The Other Indian National Army

The Germans and the Italians also raised Indian forces like the Japanese. Here’s what happened to them.

WrittenBy:Lt Gen H S Panag
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Colours-Free Indian Legion

It is well-known that the Indian National Army (INA) was first proclaimed in April 1942 after the fall of Malaya and Singapore with Indian Prisoners of War (POW) and the Indian diaspora. This volunteer force known as INA 1 was disbanded in December 1942 due to differences with the Japanese, but later merged with INA 2 raised under Subhas Chandra Bose in July 1943. What is less known is that similar forces at a smaller scale were also raised by Italy and Germany.

At the outbreak of World War II, the struggle for freedom in India had been on for over five decades. Hence, it was logical for the Axis powers to capitalise on the anti-British sentiments by attempting to recruit a military force from disaffected Indian POW captured while serving with the British Indian Army.

Italy created the smallest of these forces. On May 10, 1942, the Italian Army established a Ragruppamento Centri Militari (Special Group), a special unit composed of foreign military personnel, POW, foreign nationals living in Italy and Italians who had lived in colonised/captured countries with the intention of using them for intelligence gathering and sabotage operations behind enemy lines. Italy also created a token ‘Azad Hind Government’ headed by Iqbal Shedai, a freedom fighter from Sialkot living in exile.

Ragruppamento Centri Militari, raised under Lt Col Massimo Invrea, it consisted of Comando (headquarters); Centro ‘T’ consisting of Italians from Tunisia; Centro ‘A’ consisting of Italians from Egypt, Palestine, Syria, other Arab states and Arab/Sudanese POW; and lastly, Centro ‘I’ consisting of Italians from India, Iran and Indian POW. In all, the Ragruppamento Centri Militari collected together approximately 1,200 Italians, 400 Indians, and 200 Arabs. In August 1942, the unit was renamed Ragruppamento Frecce Rosse (Red Arrows Group). The three Centri Militari received new designations at – Battaglione d’Assalto Tunisia (Tunisia Assault Battalion), Gruppo Italo-Arabo (Italian-Arab Group), and Battaglione Azad Hindoustan (Free Indian Battalion).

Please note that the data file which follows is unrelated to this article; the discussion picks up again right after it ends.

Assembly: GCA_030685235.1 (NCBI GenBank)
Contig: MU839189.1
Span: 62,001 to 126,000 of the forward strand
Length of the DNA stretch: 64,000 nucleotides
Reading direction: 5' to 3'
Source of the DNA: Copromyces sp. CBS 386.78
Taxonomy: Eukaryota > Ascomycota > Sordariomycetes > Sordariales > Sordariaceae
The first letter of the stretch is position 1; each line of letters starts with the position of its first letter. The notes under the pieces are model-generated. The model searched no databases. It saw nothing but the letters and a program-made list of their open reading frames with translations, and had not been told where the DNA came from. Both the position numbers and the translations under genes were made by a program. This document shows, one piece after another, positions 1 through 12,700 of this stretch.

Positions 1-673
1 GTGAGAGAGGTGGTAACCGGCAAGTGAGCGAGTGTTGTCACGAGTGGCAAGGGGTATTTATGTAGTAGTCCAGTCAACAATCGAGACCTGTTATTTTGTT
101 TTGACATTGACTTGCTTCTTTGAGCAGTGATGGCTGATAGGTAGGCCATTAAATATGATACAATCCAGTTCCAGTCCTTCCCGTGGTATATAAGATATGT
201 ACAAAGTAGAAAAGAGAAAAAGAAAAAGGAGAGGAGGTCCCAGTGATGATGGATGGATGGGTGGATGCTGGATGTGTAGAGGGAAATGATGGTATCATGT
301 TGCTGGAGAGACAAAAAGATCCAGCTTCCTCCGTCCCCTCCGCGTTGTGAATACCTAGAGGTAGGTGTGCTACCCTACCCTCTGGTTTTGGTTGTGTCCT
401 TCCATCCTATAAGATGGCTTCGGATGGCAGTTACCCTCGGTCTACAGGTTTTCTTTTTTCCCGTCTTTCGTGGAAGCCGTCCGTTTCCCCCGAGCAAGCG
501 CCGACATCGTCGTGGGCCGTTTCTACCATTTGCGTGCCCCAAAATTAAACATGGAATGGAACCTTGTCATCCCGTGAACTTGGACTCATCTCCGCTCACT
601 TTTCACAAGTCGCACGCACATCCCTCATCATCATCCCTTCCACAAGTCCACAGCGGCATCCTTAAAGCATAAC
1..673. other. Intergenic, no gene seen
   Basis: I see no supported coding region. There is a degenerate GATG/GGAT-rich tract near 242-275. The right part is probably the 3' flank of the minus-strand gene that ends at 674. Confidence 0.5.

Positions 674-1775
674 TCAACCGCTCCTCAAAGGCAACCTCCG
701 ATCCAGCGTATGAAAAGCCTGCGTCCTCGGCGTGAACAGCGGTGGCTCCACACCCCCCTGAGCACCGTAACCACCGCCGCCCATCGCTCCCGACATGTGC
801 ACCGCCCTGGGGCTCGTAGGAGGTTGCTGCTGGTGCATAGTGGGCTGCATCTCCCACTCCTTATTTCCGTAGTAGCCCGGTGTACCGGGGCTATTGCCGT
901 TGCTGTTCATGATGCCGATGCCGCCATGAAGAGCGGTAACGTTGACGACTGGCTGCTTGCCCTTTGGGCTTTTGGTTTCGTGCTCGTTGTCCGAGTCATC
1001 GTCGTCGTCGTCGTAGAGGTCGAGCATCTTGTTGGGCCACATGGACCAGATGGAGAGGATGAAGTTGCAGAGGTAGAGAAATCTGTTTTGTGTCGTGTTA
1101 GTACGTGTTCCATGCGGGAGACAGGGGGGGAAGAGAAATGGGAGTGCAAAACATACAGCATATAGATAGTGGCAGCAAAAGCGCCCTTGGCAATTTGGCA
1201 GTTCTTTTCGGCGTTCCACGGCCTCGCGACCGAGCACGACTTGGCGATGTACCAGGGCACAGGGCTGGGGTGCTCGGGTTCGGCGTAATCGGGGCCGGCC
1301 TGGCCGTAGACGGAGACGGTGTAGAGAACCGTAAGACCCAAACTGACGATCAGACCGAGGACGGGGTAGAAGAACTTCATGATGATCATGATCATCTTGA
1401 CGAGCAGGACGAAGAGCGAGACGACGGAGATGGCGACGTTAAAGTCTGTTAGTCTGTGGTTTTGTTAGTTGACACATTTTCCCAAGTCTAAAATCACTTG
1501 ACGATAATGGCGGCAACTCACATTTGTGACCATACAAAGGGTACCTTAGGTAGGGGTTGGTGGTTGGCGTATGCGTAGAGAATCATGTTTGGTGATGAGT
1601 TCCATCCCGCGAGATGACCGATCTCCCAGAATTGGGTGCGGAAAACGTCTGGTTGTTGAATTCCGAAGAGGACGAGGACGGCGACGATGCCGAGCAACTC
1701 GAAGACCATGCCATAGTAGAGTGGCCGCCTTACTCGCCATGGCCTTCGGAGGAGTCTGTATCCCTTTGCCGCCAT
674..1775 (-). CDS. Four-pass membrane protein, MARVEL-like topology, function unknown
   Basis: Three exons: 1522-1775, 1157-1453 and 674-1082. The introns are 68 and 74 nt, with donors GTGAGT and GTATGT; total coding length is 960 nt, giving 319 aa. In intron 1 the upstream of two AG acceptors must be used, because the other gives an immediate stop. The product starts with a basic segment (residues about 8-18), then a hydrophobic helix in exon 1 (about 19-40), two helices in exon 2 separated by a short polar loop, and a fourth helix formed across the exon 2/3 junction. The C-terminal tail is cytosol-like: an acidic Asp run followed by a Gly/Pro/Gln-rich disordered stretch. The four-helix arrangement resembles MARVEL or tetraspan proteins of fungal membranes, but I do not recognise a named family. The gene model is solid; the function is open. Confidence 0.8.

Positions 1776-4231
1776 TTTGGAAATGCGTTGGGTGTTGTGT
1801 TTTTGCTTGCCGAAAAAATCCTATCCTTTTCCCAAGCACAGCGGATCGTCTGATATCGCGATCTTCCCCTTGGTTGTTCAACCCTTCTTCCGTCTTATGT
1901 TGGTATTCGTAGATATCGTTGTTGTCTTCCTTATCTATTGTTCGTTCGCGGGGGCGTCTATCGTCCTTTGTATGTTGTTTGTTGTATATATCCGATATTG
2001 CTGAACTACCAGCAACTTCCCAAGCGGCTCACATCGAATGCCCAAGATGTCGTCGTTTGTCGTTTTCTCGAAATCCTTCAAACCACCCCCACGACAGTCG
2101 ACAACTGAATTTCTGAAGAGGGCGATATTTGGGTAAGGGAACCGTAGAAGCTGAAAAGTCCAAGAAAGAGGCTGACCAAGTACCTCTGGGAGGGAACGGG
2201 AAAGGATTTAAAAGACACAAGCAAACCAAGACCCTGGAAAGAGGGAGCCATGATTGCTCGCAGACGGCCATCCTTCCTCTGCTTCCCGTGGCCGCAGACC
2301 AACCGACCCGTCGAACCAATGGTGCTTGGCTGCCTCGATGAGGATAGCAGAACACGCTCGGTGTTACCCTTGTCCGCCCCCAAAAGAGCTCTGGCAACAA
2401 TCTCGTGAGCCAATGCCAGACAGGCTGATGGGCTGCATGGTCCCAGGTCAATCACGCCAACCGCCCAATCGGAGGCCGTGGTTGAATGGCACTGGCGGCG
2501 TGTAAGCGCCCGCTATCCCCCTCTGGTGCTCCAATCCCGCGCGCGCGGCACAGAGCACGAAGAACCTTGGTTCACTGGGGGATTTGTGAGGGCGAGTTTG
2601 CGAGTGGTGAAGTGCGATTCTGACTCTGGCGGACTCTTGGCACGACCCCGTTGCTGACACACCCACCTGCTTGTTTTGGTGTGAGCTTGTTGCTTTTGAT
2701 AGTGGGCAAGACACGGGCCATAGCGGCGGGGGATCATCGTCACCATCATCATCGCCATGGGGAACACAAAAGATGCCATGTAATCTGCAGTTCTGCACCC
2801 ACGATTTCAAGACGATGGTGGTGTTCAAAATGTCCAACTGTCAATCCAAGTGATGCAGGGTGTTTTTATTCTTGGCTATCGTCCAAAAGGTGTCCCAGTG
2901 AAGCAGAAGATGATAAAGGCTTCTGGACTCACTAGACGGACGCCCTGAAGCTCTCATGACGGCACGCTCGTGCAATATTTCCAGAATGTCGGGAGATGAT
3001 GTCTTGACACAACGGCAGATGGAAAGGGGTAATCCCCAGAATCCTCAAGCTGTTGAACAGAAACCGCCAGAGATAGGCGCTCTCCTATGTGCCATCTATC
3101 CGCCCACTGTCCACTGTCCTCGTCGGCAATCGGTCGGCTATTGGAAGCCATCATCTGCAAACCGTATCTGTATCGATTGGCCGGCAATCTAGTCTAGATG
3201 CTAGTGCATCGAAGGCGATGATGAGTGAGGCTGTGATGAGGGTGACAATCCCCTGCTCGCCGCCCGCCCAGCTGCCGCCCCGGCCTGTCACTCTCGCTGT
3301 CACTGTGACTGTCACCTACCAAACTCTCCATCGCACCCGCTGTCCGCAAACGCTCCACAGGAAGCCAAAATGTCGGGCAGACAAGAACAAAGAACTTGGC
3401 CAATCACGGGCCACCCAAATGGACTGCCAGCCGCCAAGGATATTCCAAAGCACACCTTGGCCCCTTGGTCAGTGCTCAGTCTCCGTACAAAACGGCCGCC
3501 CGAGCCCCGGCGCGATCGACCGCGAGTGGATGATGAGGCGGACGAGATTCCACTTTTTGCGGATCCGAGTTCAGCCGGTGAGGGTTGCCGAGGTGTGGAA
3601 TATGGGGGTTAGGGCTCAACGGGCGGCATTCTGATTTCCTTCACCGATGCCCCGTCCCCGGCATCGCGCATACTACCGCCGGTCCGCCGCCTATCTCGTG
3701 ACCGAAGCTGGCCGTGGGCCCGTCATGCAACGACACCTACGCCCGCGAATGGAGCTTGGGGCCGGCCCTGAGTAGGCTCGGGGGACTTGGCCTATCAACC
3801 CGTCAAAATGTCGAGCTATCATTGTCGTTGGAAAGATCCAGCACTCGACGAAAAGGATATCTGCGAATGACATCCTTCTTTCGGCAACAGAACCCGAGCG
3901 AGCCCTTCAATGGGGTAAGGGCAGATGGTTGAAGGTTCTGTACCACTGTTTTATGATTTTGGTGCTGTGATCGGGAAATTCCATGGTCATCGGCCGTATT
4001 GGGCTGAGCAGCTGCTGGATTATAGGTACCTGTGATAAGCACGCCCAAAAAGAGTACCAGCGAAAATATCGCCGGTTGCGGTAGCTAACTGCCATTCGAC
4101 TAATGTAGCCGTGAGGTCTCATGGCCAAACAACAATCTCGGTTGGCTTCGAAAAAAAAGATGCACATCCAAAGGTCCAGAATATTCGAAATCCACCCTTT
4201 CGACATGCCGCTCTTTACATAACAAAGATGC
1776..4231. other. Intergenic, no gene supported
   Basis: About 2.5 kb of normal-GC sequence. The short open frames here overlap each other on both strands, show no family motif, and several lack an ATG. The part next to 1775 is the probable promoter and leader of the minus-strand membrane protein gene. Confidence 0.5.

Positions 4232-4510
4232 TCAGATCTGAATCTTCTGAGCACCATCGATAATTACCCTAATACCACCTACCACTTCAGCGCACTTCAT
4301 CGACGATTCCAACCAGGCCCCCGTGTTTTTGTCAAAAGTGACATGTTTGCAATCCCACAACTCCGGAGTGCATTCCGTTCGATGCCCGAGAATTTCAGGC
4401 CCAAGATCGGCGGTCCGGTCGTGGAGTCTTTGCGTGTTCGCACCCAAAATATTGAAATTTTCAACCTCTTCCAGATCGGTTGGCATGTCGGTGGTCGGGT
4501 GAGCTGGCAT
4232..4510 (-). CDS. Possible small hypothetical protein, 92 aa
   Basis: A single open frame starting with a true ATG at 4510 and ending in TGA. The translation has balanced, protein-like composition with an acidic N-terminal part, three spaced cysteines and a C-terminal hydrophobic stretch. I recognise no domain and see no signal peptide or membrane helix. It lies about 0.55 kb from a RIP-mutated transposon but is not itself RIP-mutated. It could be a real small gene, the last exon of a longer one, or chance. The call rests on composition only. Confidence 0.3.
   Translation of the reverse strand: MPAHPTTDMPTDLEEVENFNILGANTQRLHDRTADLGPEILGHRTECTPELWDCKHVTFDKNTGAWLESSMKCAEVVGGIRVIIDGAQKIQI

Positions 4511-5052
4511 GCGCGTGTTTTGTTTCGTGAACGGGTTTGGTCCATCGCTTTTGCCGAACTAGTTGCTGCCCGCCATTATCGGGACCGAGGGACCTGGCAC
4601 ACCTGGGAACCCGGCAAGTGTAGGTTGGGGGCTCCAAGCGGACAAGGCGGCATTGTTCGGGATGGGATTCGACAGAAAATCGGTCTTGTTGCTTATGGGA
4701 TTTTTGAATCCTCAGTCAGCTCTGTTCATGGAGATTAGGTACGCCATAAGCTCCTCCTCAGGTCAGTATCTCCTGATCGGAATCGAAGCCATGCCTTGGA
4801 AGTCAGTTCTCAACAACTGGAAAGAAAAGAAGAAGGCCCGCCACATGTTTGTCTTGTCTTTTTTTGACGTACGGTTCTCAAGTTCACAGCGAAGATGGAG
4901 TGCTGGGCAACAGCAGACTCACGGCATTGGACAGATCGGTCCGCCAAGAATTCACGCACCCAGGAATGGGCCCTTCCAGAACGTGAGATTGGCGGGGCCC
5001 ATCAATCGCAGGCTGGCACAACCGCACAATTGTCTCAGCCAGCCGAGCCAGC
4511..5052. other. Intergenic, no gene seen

The units of the Ragruppamento Frecce Rosse were intended to be delivered behind enemy lines by various means including infiltration on the ground, via submarine and by parachute. Airborne task led to a Platone Paracadutisti (Parachute Platoon) to be established within the Battaglione Azad Hindoustan, its members receiving their parachute training at the Parachute School at Tarquinia. The soldiers of the Battaglione Azad Hindoustan were attired in standard Italian military uniform with the addition of a turban. Their Italian desert tunics were worn with collar patches with three vertical stripes in saffron, white and green colours of the freedom struggle/ Indian National Congress. Italians serving in the Battaglione Azad Hindoustan were distinguished by stars on their collar patches while Indian troops had none. Those members of the battalion sent to Tarquinia for parachute training wore their own collar patches above paratroop pattern patches (again with and without stars for Italians and Indians respectively), as well as the paratroop badge depicting an open yellow parachute embroidered in rayon thread on the left upper arm.